The Roberts Challenge

Jan Klabbers
Online Symposium: Anthea Roberts’ Is International Law International?
99 B.U. L. Rev. Online 5 (2019)


In the late 1980s, the leading international lawyer Sir Robert Jennings publicly wondered what international law is, and how we can tell it when we see it. That was a useful question, and perhaps more important still today than in 1988. The good news is that Anthea Roberts provides us with part of an answer; the bad news is that her answer is not terribly comforting. Roberts has published her excellent and thought-provoking doctoral thesis (full disclosure: I had the privilege of being one of her examiners), and the work is already making more waves than can legitimately be expected from any academic study – and deservedly so.

To Roberts, international law means different things to different people, or rather to people stemming from different states or nations: as so often with empirical studies, the study inevitably “flattens” our individual experiences a little. She studies how international law is taught and reproduced in the five states that are permanent members of the Security Council and comes to the not particularly surprising but well-substantiated conclusion that these national approaches show considerable variety: the international law taught in China differs noticeably from the international law taught in the United States or the United Kingdom, and things are different still in both France and Russia.

Her conclusions are compelling as far as things go and have been broadly reported: this must be one of the most intensively marketed academic studies ever. So instead of focusing on her results, I thought I should focus more on some of the methodological and epistemological issues underlying her work, and conclude with the ethical question thrown up by her work.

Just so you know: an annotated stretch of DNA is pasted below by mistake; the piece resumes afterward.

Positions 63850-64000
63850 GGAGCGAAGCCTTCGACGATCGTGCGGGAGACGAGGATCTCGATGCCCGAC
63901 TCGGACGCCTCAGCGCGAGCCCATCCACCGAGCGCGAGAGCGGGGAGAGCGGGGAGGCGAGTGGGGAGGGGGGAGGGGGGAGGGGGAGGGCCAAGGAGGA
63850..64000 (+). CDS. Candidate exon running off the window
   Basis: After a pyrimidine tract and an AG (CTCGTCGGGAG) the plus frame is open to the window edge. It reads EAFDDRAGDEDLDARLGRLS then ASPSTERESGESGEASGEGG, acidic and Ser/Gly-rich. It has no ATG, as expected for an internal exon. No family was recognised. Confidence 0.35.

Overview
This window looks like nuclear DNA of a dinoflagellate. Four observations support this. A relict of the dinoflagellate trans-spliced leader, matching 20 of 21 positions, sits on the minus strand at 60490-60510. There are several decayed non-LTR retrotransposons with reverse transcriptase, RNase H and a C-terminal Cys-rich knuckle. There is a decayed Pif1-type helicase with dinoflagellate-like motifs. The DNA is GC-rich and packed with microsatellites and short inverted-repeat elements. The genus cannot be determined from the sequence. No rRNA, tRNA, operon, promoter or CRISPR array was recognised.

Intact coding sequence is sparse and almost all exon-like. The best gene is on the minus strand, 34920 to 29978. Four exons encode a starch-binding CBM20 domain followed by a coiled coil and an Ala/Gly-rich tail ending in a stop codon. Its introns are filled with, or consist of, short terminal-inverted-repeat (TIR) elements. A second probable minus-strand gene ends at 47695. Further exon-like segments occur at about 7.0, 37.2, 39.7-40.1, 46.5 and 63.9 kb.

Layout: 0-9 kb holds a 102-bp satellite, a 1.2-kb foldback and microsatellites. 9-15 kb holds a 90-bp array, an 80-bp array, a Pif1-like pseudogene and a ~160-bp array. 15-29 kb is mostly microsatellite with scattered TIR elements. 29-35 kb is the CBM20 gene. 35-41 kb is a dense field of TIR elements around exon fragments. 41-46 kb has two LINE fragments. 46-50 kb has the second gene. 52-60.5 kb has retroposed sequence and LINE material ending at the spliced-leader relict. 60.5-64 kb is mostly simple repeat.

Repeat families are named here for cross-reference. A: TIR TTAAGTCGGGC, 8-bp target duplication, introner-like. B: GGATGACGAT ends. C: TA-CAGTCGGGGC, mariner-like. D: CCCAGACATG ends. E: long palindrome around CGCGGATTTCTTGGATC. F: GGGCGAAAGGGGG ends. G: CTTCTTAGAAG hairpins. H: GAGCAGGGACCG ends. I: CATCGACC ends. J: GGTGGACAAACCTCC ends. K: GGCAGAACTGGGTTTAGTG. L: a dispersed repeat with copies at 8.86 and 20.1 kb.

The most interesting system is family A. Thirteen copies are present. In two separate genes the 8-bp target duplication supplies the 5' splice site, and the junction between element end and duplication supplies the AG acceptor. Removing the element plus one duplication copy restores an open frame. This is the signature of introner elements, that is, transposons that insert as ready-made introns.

At first sight, it would seem to make perfect sense to concentrate on the international law taught and reproduced in the five most powerful (by some measure, at any rate) states in the world. And yet, the resulting picture might flatter to deceive. Two of those five are rather authoritarian,  dictatorships in all but name, which may suggest that the international lawyers working at law schools and universities might not be entirely free to speak their minds, and the version of international law they are allowed to propagate might not be all that different from the international law their governments endorse: reading some of the articles published in the Chinese Journal of International Law in recent years may confirm the point. This does not, to be sure, undermine Roberts’ point, but it suggests the existence of an additional problem: is international law whatever states do? Or is it what academic international lawyers say it is? Who is to take that particular decision, and how to distinguish between the two at any rate? Put differently and perhaps more generally, in principle the standards for what counts as truth in academic circles are different (although they may coincide) with the standards for truth in politics, and it might be hypothesized that in liberal democracies, academics, and teachers can adhere to academic epistemologies, whereas those in dictatorships are less free to do so. This does not necessarily mean that academics in liberal democracies are closer to the “real” truth (this would be an academic conceit), but it may imply that their truths are different, and differently arrived at, from the instrumental truths harnessed in Russia or China.